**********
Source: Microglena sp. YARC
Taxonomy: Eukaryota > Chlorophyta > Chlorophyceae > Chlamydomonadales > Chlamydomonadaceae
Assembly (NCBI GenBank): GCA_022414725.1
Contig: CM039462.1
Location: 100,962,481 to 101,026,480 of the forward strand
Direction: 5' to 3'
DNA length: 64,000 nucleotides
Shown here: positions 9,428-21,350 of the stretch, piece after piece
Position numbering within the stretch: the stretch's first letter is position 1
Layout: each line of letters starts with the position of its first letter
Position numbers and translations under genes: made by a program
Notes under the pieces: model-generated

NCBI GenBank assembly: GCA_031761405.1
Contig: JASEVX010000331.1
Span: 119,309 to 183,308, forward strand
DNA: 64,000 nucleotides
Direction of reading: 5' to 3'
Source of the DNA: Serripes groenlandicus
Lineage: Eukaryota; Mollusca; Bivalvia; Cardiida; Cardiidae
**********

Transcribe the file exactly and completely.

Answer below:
Source: Microglena sp. YARC
Taxonomy: Eukaryota > Chlorophyta > Chlorophyceae > Chlamydomonadales > Chlamydomonadaceae
Assembly (NCBI GenBank): GCA_022414725.1
Contig: CM039462.1
Location: 100,962,481 to 101,026,480 of the forward strand
Direction: 5' to 3'
DNA length: 64,000 nucleotides
Shown here: positions 9,428-21,350 of the stretch, piece after piece
Position numbering within the stretch: the stretch's first letter is position 1
Layout: each line of letters starts with the position of its first letter
Position numbers and translations under genes: made by a program
Notes under the pieces: model-generated

NCBI GenBank assembly: GCA_031761405.1
Contig: JASEVX010000331.1
Span: 119,309 to 183,308, forward strand
DNA: 64,000 nucleotides
Direction of reading: 5' to 3'
Source of the DNA: Serripes groenlandicus
Lineage: Eukaryota; Mollusca; Bivalvia; Cardiida; Cardiidae